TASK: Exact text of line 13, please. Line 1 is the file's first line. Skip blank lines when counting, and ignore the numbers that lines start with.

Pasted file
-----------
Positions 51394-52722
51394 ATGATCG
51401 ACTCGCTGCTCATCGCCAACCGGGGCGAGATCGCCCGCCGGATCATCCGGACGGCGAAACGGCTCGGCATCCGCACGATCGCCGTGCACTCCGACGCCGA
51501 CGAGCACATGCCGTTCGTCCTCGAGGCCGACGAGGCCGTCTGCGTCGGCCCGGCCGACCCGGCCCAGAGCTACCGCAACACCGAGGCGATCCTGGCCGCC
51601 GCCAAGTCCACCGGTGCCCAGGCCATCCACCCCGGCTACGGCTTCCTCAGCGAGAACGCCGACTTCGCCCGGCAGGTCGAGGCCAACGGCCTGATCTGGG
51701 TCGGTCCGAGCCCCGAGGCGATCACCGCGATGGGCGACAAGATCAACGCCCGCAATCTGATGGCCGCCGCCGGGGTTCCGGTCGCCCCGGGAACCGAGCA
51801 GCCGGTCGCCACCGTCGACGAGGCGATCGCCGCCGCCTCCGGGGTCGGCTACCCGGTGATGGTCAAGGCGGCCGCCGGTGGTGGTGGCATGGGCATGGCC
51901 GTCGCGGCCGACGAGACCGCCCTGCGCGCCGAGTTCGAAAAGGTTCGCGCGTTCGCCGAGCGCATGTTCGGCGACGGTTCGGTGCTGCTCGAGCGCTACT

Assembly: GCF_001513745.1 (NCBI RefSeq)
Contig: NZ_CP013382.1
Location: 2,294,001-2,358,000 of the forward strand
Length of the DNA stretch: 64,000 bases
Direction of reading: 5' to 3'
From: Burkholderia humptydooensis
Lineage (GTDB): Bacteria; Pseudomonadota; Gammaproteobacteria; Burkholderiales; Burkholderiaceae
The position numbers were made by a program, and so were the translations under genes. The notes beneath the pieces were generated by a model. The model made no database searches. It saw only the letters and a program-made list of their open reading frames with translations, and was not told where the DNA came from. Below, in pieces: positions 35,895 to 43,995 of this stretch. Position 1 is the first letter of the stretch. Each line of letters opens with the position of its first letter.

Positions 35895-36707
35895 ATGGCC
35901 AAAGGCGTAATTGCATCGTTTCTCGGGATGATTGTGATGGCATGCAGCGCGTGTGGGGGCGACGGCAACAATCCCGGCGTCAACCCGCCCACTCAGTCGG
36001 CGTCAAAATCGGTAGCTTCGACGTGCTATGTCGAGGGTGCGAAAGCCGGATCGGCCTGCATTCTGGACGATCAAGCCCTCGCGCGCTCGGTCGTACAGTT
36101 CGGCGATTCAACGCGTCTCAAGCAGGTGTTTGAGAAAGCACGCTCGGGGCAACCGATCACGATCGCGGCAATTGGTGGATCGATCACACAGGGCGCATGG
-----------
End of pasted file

Direction of reading: 5' to 3'